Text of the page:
Don't Put Off Getting Your Flu Shot

Don't Put Off Getting Your Flu Shot

This is not the year to skip getting your flu shot. And it isn’t the year to put it off until you hear people are sick with the flu.

That’s because it’s likely that flu viruses and the virus that causes COVID-19 will both spread this fall and winter, says the Centers for Disease Control and Prevention (CDC).

For the best protection, get your flu shot in September or October, the CDC says. It takes about two weeks for the shot to start protecting you. That’s why you shouldn’t wait until the flu season is raging to get your shot.

Getting a flu shot will not protect against COVID-19. But it will cut the risk of getting the flu and the health risks  it brings. And it can help reduce the spread of flu, which puts many people in the hospital each year.

Can People Have COVID-19 and Flu?

It is possible to have COVID-19 and flu at the same time.   Experts aren’t sure yet how common this will be. 

But the flu alone kills thousands of people each year and sends hundreds of thousands more to the hospital. That’s why the CDC says most people who are six months old or older should get a yearly flu shot.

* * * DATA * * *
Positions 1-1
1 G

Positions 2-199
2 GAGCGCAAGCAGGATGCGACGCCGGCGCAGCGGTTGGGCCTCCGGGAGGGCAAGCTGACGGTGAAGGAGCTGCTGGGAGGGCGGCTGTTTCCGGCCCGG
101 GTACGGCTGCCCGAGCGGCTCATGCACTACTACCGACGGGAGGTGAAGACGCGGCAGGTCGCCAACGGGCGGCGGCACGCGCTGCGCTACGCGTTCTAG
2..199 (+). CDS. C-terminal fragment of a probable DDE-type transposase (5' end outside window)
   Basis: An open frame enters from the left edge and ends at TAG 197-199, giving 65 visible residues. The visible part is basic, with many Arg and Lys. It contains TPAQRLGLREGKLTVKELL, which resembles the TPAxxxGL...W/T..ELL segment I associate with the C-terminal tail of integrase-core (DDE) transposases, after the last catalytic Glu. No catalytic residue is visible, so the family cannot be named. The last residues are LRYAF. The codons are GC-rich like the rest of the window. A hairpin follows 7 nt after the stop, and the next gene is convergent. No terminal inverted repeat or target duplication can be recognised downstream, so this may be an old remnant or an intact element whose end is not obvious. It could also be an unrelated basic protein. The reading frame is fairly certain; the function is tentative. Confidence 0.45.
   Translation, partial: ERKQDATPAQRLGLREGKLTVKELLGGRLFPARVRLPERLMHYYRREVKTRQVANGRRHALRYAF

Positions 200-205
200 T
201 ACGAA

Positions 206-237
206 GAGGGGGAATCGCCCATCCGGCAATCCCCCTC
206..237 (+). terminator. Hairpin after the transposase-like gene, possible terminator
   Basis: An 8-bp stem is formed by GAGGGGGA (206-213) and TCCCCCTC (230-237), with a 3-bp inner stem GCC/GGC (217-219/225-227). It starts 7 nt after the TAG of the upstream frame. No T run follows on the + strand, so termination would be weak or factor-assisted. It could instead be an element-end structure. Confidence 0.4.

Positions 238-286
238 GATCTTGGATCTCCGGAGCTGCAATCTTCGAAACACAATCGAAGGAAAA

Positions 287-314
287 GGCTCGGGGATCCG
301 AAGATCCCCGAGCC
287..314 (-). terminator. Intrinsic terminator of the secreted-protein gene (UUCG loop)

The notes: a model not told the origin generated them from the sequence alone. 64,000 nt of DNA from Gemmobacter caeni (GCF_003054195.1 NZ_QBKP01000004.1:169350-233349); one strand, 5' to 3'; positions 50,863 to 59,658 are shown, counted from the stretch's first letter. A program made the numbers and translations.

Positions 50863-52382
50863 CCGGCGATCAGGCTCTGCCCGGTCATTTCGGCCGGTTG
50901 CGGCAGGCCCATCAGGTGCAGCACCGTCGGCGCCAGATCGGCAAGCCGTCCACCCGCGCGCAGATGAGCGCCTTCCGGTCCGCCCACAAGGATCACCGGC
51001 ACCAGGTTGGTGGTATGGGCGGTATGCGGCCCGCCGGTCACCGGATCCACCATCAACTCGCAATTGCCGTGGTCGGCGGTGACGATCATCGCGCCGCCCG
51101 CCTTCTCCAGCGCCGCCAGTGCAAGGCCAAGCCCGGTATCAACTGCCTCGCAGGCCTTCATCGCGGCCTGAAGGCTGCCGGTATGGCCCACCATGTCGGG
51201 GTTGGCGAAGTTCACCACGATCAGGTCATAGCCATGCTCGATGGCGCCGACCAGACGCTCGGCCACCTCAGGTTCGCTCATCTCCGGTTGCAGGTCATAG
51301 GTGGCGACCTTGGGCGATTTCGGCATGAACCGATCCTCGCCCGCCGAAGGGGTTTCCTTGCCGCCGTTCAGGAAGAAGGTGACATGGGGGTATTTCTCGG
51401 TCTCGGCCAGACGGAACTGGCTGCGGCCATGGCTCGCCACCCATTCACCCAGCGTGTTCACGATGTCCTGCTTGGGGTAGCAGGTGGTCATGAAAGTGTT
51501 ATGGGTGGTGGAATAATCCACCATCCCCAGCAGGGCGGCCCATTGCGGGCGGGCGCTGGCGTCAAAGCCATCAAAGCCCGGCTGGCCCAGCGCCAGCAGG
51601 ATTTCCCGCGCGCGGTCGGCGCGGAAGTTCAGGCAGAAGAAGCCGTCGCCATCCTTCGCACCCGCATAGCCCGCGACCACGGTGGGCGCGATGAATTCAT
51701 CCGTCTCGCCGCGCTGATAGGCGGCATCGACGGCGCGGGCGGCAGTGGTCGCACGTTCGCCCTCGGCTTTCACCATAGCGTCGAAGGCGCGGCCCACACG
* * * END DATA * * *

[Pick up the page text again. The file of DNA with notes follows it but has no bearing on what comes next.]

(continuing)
There are many reasons that this is good advice.   You can get the flu from someone who doesn’t know they have it. And dodging the weeks of fever, severe headaches, and muscle aches and pains makes the flu shot worth your time and trouble.

Protecting Others

Your decision to get a flu shot will also help protect other members of your community That includes older people, children and pregnant women.

It also includes people of all ages who have health problems like asthma or diabetes. They’re all among those who have the highest risk of getting serious, even life-threatening, complications if they get the flu.

Don’t put off talking to your doctor about getting your flu shot.

Sources: Influenza (Flu): What are the benefits of flu vaccination? Centers for Disease Control and Prevention (CDC), 2019; Frequently Asked Influenza (Flu) Questions: 2020-2021 Season CDC, 2020; Key Facts About Influenza (Flu) CDC, 2019
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